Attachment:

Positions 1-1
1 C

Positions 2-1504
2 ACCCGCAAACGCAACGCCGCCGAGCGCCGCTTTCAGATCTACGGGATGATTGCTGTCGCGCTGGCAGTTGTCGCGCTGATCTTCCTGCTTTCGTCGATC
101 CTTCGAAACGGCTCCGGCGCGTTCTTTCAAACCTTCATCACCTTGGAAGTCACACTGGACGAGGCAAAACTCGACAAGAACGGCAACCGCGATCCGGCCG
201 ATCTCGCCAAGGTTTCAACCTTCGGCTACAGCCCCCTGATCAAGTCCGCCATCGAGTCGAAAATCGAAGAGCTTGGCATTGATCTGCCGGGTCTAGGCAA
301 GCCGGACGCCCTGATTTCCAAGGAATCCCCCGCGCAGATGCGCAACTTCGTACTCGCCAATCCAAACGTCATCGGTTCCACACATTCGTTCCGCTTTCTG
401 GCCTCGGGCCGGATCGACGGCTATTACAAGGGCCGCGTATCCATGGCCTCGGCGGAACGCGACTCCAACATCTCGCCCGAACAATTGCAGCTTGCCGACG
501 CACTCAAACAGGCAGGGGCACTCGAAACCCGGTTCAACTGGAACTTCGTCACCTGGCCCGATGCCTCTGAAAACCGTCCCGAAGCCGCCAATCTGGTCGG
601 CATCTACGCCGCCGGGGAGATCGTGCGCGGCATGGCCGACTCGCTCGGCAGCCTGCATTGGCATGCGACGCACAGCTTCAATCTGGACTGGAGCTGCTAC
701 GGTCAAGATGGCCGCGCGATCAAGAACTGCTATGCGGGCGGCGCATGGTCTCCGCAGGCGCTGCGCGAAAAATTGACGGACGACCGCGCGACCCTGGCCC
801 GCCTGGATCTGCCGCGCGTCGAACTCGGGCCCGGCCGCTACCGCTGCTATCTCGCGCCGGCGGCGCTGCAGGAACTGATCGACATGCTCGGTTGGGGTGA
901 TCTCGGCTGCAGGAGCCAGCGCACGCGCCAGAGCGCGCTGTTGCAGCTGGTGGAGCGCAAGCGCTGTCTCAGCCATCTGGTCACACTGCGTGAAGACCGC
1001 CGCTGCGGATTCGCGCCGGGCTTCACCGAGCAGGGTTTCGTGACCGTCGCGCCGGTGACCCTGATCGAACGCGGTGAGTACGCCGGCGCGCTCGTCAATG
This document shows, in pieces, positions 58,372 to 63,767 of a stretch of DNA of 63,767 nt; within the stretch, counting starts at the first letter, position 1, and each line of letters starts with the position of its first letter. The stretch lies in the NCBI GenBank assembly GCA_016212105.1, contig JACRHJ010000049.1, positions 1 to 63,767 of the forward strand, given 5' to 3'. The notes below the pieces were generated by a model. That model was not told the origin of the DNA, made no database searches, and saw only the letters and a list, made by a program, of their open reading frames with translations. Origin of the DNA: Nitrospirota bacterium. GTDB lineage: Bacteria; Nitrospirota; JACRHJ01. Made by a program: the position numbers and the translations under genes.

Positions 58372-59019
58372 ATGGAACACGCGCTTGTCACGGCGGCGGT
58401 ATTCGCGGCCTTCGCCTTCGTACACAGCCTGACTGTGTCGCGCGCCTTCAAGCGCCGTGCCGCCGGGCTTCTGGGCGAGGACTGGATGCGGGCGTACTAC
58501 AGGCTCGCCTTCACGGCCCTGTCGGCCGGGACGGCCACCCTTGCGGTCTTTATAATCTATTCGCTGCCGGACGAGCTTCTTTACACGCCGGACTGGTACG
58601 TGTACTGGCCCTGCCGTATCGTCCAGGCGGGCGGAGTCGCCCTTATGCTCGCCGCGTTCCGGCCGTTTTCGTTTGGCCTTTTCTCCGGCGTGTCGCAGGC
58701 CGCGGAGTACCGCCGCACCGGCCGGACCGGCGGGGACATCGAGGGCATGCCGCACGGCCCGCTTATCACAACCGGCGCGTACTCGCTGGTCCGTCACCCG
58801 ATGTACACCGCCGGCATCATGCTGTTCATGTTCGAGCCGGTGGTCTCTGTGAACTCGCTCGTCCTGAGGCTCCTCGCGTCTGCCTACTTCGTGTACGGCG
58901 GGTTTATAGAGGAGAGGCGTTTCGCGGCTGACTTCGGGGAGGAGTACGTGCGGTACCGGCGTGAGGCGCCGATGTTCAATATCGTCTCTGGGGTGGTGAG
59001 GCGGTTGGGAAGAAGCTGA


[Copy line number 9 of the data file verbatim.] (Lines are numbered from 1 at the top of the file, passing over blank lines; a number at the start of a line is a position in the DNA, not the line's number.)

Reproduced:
501 CACTCAAACAGGCAGGGGCACTCGAAACCCGGTTCAACTGGAACTTCGTCACCTGGCCCGATGCCTCTGAAAACCGTCCCGAAGCCGCCAATCTGGTCGG